I create an empty root commit whenever I start a new git repository to allow me to rebase up to the first actual change. I almost never have to do that, but it’s great to have if I do.

$ git commit --allow-empty -m "$ git init"

@jkreeftmeijer There’s a —root option for rebase that let’s you do this without needing an empty commit.

@citizen428 That’s right! However, updating the root commit using that approach removes the common ancestor from already-created branches, which makes them more difficult to merge.

The empty root is there to always be the common ancestor.

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@jkreeftmeijer We clearly use different branching strategies, I can't come up with a single instance where this would have been a problem in 10+ years of using git. :-)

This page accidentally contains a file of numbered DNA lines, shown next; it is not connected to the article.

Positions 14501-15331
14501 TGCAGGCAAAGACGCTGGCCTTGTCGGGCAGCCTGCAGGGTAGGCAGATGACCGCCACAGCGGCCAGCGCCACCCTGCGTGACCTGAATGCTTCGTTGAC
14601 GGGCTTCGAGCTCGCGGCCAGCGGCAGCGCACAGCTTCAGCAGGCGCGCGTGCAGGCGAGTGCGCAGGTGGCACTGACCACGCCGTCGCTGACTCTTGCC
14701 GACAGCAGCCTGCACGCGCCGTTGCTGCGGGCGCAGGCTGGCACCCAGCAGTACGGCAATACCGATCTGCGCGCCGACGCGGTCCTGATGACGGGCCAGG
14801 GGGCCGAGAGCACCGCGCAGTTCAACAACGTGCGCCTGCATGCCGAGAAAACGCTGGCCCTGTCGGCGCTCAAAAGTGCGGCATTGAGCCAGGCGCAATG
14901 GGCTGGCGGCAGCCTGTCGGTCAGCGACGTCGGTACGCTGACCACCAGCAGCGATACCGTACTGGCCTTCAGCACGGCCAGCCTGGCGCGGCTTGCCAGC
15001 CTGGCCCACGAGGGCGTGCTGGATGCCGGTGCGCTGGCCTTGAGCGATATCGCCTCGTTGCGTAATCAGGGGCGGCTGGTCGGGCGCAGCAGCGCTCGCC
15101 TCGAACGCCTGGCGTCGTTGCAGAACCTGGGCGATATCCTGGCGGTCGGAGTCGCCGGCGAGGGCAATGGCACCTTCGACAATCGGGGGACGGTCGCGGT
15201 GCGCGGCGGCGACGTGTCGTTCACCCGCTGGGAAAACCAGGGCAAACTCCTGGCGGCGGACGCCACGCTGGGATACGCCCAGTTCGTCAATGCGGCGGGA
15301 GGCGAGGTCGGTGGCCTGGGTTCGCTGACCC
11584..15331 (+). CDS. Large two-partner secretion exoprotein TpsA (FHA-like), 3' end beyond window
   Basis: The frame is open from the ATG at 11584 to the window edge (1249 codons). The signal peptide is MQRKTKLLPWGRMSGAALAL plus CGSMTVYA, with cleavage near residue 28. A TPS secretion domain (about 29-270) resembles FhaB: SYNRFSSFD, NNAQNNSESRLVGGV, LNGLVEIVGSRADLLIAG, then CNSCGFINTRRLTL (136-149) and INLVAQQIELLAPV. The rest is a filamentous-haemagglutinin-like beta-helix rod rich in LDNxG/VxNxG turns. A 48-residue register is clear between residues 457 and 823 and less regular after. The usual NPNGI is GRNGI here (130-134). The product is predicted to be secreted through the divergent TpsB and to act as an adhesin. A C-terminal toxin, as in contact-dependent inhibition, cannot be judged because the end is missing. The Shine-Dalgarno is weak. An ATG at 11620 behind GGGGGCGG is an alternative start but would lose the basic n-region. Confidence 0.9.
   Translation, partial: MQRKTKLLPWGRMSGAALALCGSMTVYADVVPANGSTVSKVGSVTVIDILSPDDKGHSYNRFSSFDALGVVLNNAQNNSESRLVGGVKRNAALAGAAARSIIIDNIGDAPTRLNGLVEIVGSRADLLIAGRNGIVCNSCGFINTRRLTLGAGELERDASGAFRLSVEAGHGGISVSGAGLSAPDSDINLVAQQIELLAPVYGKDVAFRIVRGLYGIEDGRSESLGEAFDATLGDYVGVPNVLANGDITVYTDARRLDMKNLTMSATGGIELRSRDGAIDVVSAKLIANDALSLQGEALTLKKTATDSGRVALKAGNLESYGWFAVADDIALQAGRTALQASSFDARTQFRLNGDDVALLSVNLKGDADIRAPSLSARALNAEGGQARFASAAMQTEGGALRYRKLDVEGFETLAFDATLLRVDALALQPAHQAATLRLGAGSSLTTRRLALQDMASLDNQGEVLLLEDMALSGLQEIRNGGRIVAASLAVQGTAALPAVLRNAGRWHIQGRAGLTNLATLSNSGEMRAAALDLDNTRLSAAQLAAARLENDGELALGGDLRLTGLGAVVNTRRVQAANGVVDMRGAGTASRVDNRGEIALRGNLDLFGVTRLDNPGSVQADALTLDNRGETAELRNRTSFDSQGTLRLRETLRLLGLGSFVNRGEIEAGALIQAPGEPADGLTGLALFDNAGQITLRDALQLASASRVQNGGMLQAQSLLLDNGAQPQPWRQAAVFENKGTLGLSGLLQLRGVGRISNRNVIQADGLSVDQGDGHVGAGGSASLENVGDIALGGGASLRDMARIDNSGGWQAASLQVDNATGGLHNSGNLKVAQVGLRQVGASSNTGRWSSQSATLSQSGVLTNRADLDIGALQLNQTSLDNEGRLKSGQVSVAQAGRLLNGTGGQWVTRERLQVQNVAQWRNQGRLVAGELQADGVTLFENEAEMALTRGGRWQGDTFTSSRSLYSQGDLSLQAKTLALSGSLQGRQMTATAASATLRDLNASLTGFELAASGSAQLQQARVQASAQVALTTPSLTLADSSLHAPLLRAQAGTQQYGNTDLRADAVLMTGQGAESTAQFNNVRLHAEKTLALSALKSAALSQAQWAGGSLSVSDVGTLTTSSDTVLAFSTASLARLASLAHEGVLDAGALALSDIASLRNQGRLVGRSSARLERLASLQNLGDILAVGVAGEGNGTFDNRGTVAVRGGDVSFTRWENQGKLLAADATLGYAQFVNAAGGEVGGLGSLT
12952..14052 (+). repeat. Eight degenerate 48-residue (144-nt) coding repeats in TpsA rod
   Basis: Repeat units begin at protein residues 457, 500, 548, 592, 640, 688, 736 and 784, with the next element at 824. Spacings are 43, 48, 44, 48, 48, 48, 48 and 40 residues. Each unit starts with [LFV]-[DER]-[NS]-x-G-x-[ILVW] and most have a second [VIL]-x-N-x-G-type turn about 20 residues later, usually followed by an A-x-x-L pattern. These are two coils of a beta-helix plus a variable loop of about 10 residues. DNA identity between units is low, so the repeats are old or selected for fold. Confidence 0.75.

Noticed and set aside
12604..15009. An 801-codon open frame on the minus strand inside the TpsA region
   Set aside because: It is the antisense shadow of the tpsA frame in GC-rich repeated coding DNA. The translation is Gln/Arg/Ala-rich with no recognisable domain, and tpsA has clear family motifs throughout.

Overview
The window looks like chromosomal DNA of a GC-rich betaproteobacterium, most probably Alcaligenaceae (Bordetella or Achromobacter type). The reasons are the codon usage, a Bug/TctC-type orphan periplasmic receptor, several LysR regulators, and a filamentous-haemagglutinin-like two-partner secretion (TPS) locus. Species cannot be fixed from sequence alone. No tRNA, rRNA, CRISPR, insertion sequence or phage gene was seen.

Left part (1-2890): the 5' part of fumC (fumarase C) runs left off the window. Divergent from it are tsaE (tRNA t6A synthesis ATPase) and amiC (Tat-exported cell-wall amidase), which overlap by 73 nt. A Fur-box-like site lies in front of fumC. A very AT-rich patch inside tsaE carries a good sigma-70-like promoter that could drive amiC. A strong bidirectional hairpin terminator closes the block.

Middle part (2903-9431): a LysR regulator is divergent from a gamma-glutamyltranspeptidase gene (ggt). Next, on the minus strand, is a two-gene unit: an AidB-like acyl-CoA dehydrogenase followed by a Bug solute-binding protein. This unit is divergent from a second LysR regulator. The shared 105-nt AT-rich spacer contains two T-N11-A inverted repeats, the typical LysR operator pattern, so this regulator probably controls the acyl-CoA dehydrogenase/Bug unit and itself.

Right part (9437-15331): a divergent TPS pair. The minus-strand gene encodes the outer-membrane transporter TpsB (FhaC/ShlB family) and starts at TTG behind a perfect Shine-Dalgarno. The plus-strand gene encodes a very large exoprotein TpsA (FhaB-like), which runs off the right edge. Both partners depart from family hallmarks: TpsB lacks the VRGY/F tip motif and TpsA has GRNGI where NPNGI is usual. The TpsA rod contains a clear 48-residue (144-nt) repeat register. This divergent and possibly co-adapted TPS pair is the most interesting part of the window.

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@citizen428 I’ve had projects where I had to update the initial commit after already branching out, especially when I build descriptive example projects with descriptions in their commit messages, like this one (github.com/jeffkreeftmeijer/ha), for example.

If you’re fine with adding another commit, that’s not an issue. However, that wasn’t really an option in this case, because that would break the step-by-step descriptions.

@jkreeftmeijer Totally legit use case, I probably should have said "branching needs", not "branching strategies".

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